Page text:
The firm announced plans to buy the water and juice business from P&N Beverages, Australia’s third largest soft drink company by volume, and at the same time revealing a separate plan to buy New Zealand juice maker Charlie’s Group.
Asahi said the two deals would help the company reach its goal of increasing sales to JPY 2–2.5 trillion, (approximately €20.3bn), boosting its overseas sales by 20-30 per cent.
The firm plans to merge P&N with Schweppes, the second-largest drinks maker in the market behind Coca-Cola.
Asahi bought Schweppes in 2009, along with the local rights for Pepsi and 7UP.
“Asahi aims to enhance its position within the Australian beverage market by enabling Schweppes to strengthen its product portfolio and gain efficiencies in supply chain management," said the firm.
Competition for Coke
Coca-Cola should be concerned about increased competition in Australia, with the deal making Schweppes a more formidable competitor, Sydney-based drinks analyst John Band told BeverageDaily.com.
However, neither deal will have an impact globally, said the analyst, because the firm doesn’t own any international brands.
Asahi's soft drinks operations are only material in Japan and Australasia, he said.
“Its volumes outside Japan come largely from Pepsi and Schweppes brands that it can't sell outside Australasia. Neither of these deals do much to change that.”
“Asahi's just ensuring that its Australian business has the same strength that any [second position] drinks player in any market should have, by picking up some local brands in appropriate categories.”
Asahi had to revise its initial plans to buy the whole of P&N after the firm was met from opposition by Australia’s consumer regulator, the Australian Competition & Consumer Commission (ACCC) who was concerned about competition in the industry.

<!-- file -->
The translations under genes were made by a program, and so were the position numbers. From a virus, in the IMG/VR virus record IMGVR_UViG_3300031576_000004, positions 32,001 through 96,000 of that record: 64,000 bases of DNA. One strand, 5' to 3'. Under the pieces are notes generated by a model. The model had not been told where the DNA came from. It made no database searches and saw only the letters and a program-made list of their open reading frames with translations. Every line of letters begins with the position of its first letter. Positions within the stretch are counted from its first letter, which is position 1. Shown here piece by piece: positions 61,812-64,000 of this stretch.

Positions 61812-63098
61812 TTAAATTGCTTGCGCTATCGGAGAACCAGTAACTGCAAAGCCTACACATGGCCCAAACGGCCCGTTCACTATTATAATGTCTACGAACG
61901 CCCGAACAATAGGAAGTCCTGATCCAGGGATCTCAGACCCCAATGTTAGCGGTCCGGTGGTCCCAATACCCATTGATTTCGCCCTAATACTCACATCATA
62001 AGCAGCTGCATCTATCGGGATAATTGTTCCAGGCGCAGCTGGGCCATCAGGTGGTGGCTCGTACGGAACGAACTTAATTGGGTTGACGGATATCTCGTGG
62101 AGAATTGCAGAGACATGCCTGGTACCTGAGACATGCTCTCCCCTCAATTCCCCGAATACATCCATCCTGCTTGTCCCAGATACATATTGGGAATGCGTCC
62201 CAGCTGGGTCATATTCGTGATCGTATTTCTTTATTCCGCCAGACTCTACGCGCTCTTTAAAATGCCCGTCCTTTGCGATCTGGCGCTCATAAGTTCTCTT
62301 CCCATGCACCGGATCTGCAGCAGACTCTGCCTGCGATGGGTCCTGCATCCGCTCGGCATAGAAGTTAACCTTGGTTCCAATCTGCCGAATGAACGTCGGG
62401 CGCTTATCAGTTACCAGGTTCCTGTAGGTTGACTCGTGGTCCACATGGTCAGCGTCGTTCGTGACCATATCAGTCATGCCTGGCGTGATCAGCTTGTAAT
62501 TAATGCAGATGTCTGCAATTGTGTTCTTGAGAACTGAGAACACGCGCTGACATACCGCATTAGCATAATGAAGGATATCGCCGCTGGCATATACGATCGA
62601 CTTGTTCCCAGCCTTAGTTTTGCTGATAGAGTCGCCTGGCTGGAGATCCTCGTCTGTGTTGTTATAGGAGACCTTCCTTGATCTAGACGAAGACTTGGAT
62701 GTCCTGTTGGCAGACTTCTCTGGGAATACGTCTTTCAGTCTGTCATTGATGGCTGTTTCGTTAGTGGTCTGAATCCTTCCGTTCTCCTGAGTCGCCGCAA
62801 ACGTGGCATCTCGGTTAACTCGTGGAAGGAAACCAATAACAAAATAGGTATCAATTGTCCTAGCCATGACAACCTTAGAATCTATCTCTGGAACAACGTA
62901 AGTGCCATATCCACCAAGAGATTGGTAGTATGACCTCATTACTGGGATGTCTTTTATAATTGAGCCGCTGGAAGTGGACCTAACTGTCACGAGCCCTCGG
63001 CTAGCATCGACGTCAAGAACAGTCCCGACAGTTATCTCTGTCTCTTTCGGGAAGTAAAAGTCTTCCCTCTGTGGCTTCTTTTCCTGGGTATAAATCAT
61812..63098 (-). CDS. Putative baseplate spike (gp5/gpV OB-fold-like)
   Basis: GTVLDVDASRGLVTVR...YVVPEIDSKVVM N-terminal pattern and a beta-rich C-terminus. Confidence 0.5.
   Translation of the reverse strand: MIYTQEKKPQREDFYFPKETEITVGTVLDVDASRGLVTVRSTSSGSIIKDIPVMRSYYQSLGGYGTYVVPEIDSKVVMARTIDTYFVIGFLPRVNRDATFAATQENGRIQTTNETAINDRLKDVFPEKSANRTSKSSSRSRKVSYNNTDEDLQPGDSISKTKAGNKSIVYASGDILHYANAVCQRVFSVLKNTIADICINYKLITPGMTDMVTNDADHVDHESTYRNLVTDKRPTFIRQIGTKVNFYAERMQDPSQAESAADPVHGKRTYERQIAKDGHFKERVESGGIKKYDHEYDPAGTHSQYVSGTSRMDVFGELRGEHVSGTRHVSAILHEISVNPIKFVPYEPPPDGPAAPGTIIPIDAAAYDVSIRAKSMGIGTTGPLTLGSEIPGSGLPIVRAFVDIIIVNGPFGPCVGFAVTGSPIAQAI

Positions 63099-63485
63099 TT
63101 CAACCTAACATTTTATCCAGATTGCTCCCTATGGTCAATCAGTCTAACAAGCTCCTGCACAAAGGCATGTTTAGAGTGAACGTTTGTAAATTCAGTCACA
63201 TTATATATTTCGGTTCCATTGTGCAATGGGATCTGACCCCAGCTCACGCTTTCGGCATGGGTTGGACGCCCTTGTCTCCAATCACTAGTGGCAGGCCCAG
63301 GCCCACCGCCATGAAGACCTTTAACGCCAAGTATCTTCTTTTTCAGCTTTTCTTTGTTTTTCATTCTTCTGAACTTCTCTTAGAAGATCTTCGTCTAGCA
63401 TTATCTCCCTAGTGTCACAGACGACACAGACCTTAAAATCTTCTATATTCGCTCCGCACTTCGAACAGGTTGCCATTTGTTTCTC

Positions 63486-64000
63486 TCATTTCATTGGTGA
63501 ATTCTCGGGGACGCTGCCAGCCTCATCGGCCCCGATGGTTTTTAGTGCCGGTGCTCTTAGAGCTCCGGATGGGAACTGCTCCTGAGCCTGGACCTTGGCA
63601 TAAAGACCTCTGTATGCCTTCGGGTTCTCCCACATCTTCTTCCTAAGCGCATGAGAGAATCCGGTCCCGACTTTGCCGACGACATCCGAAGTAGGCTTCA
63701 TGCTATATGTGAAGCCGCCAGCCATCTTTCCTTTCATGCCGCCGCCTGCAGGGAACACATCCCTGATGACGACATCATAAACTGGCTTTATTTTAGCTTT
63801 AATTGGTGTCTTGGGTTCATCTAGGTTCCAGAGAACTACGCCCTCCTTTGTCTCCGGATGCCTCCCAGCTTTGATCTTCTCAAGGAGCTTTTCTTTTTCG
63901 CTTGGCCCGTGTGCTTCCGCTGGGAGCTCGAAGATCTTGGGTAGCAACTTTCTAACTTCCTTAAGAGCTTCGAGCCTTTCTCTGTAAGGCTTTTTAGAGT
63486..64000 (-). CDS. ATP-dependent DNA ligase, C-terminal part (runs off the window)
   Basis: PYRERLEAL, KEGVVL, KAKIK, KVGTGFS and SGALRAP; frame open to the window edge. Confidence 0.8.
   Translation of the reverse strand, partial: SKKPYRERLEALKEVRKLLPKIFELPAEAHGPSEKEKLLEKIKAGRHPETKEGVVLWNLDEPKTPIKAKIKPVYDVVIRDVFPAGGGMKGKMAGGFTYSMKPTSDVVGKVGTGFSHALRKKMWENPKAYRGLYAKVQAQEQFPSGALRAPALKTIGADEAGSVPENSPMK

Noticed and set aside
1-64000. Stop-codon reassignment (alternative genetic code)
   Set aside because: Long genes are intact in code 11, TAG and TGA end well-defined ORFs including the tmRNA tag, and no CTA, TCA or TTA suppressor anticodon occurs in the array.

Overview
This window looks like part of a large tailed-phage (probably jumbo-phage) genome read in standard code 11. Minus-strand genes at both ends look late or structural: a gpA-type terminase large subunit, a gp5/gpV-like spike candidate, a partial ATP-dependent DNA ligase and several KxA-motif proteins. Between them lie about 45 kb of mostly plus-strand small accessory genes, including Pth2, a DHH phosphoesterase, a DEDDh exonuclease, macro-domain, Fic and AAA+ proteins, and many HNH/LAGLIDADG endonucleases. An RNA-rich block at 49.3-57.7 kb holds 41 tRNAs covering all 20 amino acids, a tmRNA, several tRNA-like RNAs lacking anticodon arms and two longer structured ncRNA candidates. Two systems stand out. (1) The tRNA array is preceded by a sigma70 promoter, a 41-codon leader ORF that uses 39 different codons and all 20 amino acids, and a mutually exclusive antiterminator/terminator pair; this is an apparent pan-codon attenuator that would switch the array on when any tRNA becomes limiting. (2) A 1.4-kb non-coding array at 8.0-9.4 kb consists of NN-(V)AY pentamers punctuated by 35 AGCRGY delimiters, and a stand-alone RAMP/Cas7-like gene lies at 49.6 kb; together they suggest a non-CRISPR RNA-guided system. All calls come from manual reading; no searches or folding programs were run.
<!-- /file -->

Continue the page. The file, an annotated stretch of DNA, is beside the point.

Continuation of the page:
The firm has now announced plans to acquire P&N’s water and juice business only.
Asahi will buy all the issued shares of P&N but will sell off its carbonated soft drink and cordial business to Tru Blu Beverages Pty Ltd, which is owned by P&N’s owner.
The revised strategy will result in a transaction of approximately JPY 16.3bn (€139m).
Juice and water market
Although Asahi currently has a big share in the carbonated drinks market, it doesn’t have as big a share in the juice or the water market, which are important growth areas within soft drinks, said Band.
“So while it'll be a disappointment for Asahi that regulators didn't let them buy the whole company, they've got the important bit in terms of filling a gap in their Australian portfolio,” he said.
Meanwhile, P&N's previous owners will keep the carbonates and concentrates business, providing mild competition for Coke and Asahi at the low end of the market, he added.
Band said the Charlie's deal is more interesting as the firm is trying to pick up a significant brand at the top end of the market which they will then push heavily across NZ and Australia.
“Charlie's is a different play, it's a high-end producer with a focus on 'natural', 'organic' and 'ethical', rather like Innocent in the UK,” he said.
In addition, Band said it's not a solely domestic company, with a factory in Australia.